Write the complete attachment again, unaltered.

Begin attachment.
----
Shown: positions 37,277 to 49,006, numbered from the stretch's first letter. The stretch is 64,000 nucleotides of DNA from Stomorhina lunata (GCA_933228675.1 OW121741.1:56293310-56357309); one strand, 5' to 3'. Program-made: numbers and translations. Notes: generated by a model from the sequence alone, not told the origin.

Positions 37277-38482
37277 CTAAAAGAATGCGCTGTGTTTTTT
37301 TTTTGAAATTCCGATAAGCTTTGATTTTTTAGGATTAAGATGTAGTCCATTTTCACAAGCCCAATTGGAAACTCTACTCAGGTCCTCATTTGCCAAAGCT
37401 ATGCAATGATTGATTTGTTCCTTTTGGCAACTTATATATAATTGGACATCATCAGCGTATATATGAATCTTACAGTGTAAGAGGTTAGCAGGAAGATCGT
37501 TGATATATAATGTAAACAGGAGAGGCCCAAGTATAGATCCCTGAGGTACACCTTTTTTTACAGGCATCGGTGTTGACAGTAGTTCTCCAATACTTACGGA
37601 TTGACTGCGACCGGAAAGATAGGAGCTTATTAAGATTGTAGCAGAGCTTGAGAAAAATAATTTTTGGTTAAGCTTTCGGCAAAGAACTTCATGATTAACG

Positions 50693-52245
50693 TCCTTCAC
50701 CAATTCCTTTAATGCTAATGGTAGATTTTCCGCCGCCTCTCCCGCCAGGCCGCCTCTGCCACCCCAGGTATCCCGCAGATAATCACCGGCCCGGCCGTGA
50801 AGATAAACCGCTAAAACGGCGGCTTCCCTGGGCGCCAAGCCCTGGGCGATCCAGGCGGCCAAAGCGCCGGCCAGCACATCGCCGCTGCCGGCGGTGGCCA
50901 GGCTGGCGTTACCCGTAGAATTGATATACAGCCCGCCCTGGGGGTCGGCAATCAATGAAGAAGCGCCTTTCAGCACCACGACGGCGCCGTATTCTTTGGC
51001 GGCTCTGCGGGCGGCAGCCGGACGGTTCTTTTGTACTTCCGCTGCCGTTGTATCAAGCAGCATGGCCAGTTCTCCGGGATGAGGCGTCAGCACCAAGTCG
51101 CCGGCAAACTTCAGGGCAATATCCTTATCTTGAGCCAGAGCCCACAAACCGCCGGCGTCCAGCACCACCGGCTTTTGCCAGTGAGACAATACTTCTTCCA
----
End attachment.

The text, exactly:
Shown: positions 37,277 to 49,006, numbered from the stretch's first letter. The stretch is 64,000 nucleotides of DNA from Stomorhina lunata (GCA_933228675.1 OW121741.1:56293310-56357309); one strand, 5' to 3'. Program-made: numbers and translations. Notes: generated by a model from the sequence alone, not told the origin.

Positions 37277-38482
37277 CTAAAAGAATGCGCTGTGTTTTTT
37301 TTTTGAAATTCCGATAAGCTTTGATTTTTTAGGATTAAGATGTAGTCCATTTTCACAAGCCCAATTGGAAACTCTACTCAGGTCCTCATTTGCCAAAGCT
37401 ATGCAATGATTGATTTGTTCCTTTTGGCAACTTATATATAATTGGACATCATCAGCGTATATATGAATCTTACAGTGTAAGAGGTTAGCAGGAAGATCGT
37501 TGATATATAATGTAAACAGGAGAGGCCCAAGTATAGATCCCTGAGGTACACCTTTTTTTACAGGCATCGGTGTTGACAGTAGTTCTCCAATACTTACGGA
37601 TTGACTGCGACCGGAAAGATAGGAGCTTATTAAGATTGTAGCAGAGCTTGAGAAAAATAATTTTTGGTTAAGCTTTCGGCAAAGAACTTCATGATTAACG

Positions 50693-52245
50693 TCCTTCAC
50701 CAATTCCTTTAATGCTAATGGTAGATTTTCCGCCGCCTCTCCCGCCAGGCCGCCTCTGCCACCCCAGGTATCCCGCAGATAATCACCGGCCCGGCCGTGA
50801 AGATAAACCGCTAAAACGGCGGCTTCCCTGGGCGCCAAGCCCTGGGCGATCCAGGCGGCCAAAGCGCCGGCCAGCACATCGCCGCTGCCGGCGGTGGCCA
50901 GGCTGGCGTTACCCGTAGAATTGATATACAGCCCGCCCTGGGGGTCGGCAATCAATGAAGAAGCGCCTTTCAGCACCACGACGGCGCCGTATTCTTTGGC
51001 GGCTCTGCGGGCGGCAGCCGGACGGTTCTTTTGTACTTCCGCTGCCGTTGTATCAAGCAGCATGGCCAGTTCTCCGGGATGAGGCGTCAGCACCAAGTCG
51101 CCGGCAAACTTCAGGGCAATATCCTTATCTTGAGCCAGAGCCCACAAACCGCCGGCGTCCAGCACCACCGGCTTTTGCCAGTGAGACAATACTTCTTCCA